• United States!

    United States: Theodore Roosevelt National Park. Go Now!

    United States
    Explore the vast openness and wildlife found roaming in the western United States, including Theodore Roosevelt National Park (pictured) in North Dakota. Begin Your Journey!

  • Trinidad & Tobago!

    Trinidad & Tobago: Beautiful Coastline. Go Now!

    Trinidad & Tobago
    These Caribbean islands mix Indian, African, and European cultures alongside beautiful beaches. Go Now!

  • Cuba!

    Cuba: Sandy beach. Go Now!

    Cuba
    Many people fear the unknowns of Cuba, but the history, culture, food, and impressive beaches lure many visitors every year. Explore Cuba!

  • Panama!

    Panama: Panama City skyline. Go Now!

    Panama
    Panama is best known for the Panama Canal, but the beaches draw tourists, as does Panama City (pictured), a modern capital quite different from most nearby cities. Explore Panama

  • Mexico!

    Mexico: Sunrise over the mountains in Puerto Vallarta. Go Now!

    Mexico
    Although many people just go for the beaches, Mexico offers impressive mountain vistas (pictured in Puerto Vallarta), great food, and historic ruins that compete with the best in the world. Begin Your Journey!

  • Jamaica!

    Jamaica: Pristine beach. Go Now!

    Jamaica
    Jamaican culture is about relaxation, great foods, friendly competition, and so much more. A good place to start is on the beach. Begin Your Journey!

History of the United States of America

American history begins with the Native Americans or Indians. These people, which spoke hundreds of languages and clung to multiple different identities and histories varied from the nomadic people of the Great Plains to the fishermen and women of the Pacific Northwest. With the arrival of the Europeans most of these people were killed by disease, treated as second class citizens, or (a rare few) intermarried with the immigrating Europeans.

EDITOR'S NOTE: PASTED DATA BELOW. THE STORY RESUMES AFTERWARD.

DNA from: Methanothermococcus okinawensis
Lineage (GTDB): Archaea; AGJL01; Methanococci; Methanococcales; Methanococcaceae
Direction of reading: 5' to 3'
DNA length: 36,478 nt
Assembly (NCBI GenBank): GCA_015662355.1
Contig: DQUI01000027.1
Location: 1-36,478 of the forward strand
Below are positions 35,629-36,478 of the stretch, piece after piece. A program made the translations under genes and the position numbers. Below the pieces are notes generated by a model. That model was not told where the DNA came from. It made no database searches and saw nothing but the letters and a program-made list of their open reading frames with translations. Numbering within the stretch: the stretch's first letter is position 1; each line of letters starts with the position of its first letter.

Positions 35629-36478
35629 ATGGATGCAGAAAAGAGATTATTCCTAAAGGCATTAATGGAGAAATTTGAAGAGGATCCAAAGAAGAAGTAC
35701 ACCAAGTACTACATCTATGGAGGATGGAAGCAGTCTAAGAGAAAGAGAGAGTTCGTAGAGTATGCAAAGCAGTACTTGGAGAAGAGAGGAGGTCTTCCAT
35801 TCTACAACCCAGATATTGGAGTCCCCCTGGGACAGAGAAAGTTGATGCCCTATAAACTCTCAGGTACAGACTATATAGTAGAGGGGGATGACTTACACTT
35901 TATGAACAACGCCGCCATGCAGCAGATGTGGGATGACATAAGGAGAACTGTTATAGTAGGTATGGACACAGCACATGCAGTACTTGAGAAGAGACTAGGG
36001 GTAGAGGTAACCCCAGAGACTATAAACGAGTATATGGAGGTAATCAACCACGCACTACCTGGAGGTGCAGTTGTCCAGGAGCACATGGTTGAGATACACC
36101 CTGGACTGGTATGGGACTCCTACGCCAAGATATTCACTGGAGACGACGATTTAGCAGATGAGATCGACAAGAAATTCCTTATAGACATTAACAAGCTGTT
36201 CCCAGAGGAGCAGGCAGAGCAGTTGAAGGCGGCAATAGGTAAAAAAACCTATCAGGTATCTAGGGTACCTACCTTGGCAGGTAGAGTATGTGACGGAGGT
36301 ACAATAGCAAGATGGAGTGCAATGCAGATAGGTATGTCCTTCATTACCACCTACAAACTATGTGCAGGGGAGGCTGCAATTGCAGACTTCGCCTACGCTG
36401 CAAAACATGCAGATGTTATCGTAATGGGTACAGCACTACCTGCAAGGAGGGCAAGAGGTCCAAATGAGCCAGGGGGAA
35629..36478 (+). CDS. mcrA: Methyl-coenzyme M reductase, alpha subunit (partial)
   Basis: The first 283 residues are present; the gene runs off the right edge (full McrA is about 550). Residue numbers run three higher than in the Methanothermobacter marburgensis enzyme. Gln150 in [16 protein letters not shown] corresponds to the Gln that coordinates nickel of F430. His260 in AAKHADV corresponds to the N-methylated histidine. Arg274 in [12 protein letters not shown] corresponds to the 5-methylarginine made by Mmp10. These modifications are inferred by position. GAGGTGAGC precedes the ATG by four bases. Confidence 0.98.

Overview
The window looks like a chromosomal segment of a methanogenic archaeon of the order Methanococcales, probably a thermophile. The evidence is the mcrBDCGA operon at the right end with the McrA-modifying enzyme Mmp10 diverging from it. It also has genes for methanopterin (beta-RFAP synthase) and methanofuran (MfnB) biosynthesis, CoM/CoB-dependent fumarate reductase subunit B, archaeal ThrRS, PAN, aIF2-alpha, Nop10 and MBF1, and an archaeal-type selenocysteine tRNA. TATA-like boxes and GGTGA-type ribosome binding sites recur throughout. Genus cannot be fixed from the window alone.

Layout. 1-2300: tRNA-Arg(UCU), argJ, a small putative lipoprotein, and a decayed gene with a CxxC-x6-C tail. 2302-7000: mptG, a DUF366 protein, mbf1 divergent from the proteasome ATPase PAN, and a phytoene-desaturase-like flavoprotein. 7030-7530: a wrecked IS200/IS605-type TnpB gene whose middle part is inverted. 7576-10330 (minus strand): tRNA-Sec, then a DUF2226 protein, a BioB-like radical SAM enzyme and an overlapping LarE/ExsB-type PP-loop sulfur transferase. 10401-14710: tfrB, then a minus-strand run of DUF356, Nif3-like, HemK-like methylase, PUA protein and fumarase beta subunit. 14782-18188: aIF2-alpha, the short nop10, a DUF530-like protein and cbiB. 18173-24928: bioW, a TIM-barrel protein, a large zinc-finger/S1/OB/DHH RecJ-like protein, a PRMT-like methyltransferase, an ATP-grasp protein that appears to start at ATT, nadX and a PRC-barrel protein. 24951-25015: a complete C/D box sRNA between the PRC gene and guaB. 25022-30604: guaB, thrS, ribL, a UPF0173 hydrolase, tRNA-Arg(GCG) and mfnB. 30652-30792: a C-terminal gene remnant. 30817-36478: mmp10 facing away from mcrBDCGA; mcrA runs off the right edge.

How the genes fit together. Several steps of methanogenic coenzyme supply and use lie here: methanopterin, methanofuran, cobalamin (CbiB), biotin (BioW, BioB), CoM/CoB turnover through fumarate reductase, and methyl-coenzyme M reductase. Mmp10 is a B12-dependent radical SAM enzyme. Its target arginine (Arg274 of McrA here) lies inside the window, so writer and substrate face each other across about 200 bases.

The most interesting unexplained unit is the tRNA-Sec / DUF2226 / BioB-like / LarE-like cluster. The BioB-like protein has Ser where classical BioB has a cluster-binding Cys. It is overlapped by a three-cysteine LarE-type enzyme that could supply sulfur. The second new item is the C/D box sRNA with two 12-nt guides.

The early European immigrants found themselves in this "New World" for a number of reasons, from fleeing religious persecution to seeking the fortunes of gold and silver. As the Indians were pushed further and further west, the European immigrants found land for the taking, started farms, and soon after discovered the profit in producing cash crops. Unfortunately, these crops required a large amount of labor and the population was sparse, so the African Slave Trade expanded from the Caribbean into modern-day U.S.A.

In 1776 the colonists revolted against the ruling English crown, protesting their lack of representative rights in Parliament, yet still being controlled by English laws. After a war, the Americans, with the help of the French, won independence and their focus continued to shift towards internal affairs and economic opportunities.

Over the next 150 years the country experienced massive growth through purchase (Louisiana and Alaska) and war (much of the American West and southwest from Mexico). However the social atmosphere in the country also continued to change and fights over slavery and state versus federal rights eventually led to the American Civil War (1861-1865), which was won by the north and ended slavery, but not segregation or racism.

After the Civil War, the U.S.A. continued on its path of westward expansion and faced further social growing pains with huge immigration by Europeans fleeing political instability or famines, and the former slave population moving from the south to all parts of the country. With this new labor pool and the help of the industrial revolution, savvy businessmen used these immigrants as cheap labor, which led to a series of legal changes to protect the worker, improving the quality of life, healthcare, communication, and transportation networks.

WWI and WWII forced the U.S.A. onto the international stage despite their best efforts to remain a hermit. This period proved the U.S.A.'s power on the international stage and soon the country because a world power and a leader in innovation from mass production of the car and the production of the airplane to exploiting the usefulness of mass communication networks like television and movies.

Today the U.S.A. continues to change and grow as migration has repeatedly shifted: from abroad to the U.S.A., then from rural to urban, and finally to suburbia, in which nearly every family has their own house, land, and car.

This page was last updated: March, 2013